One of the key players in an online betting scam, Englishman William Childe, has fled the country as four others will go on trial for alleged links to the fraud that netted nearly $900,000 from duped investors.

Childe left the country before he was charged, it has emerged after the sentencing of Brian Scandlyn in the Hamilton District Court yesterday for his part in the cyber scam.

The Herald has learned that another four Waikato men will appear in court next year over their alleged roles in the scheme.

They are Daniel Middleton, David Morgan, Glen Morgan and Phillip Telfer.


Yesterday Scandlyn, aged 30, received a sentence that included 12 months' home detention after pleading guilty to two charges of engaging in a money-laundering transaction.

The unemployed man had also admitted 11 charges of taking or using a document for pecuniary advantage.

Crown prosecutor Jess Tarrant said Scandlyn set up a company, known as Excel Trading, which was used to invest depositors' money in an online sports betting scheme in Australia.

The court had earlier heard how Scandlyn randomly called small businesses to tell them about the scheme, which was linked to a legitimate online Australian sports betting agency, called International All Sports.

The victims were lured by the guarantee of tax-free profits, but their money was instead withdrawn by Childe from a bank account almost as soon as their deposits went in.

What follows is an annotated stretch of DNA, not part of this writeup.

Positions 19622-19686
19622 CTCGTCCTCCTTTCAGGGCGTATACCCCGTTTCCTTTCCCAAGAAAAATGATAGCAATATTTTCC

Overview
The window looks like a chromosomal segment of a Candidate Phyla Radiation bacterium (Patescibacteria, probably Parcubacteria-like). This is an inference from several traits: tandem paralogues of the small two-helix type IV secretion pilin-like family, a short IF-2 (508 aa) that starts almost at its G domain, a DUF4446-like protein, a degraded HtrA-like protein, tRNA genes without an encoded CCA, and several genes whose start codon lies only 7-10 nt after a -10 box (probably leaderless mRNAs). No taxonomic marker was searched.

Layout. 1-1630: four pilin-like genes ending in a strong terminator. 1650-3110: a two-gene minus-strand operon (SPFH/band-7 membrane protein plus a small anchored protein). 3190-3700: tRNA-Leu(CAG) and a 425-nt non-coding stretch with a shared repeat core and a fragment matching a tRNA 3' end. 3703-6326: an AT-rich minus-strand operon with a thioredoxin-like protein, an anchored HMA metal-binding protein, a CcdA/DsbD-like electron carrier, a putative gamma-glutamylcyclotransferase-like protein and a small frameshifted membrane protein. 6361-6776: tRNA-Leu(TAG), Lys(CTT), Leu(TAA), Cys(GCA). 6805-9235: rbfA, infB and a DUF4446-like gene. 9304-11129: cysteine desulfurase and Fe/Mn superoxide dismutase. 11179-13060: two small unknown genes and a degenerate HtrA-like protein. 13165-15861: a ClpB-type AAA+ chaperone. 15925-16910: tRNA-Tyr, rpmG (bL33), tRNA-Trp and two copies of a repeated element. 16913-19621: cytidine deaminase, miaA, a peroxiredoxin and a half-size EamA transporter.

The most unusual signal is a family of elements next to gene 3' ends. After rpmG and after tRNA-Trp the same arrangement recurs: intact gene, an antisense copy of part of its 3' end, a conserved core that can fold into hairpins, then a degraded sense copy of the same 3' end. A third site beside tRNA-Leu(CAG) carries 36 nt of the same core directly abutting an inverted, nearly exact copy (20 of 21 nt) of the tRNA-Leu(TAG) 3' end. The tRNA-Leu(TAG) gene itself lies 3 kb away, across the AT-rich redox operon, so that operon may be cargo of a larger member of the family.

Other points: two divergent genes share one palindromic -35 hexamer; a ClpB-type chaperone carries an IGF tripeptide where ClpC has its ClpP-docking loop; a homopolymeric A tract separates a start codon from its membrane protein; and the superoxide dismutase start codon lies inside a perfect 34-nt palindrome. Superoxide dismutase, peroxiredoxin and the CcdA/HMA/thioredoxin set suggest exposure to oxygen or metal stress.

Scandlyn set up bank accounts into which more than 200 investors poured $883,533.40 in a little over a year.

His lawyer, Len Caley, said his client had been reckless and naive but had been duped by Childe, who is believed to be back in the UK.

Scandlyn thought he was "doing a favour for a friend" when he was asked to set up the company he was a director of but he knew little of company law and never registered it with the Companies Office.


"He was not a front man other than by name only. He didn't telephone any victims and didn't do any work and was not involved with any of the soliciting," said Mr Caley.

"This is a man now left with the work of another. The prisoner's actions were naive and that's where the level of his culpability lies."

The court heard Westpac Bank closed the account that was receiving the deposits but Mr Childe asked Scandlyn to open another account with Kiwibank under his own name.

Judge Denise Clark said it was clear Scandlyn was being used by Childe.

"But your part in this allowed Mr Childe to carry out his fraudulent activities to an extent there are many people in the community who have lost out who gave their money to Mr Childe in good faith."

She took into account his early guilty plea and the fact that he had a shared custody arrangement of his young daughter.

Judge Clark sentenced him to 12 months' home detention and 180 hours of community work, and ordered him to pay $7643.21 to businesses to which he had given bad cheques. Police said it was unlikely that Childe would be extradited to face trial.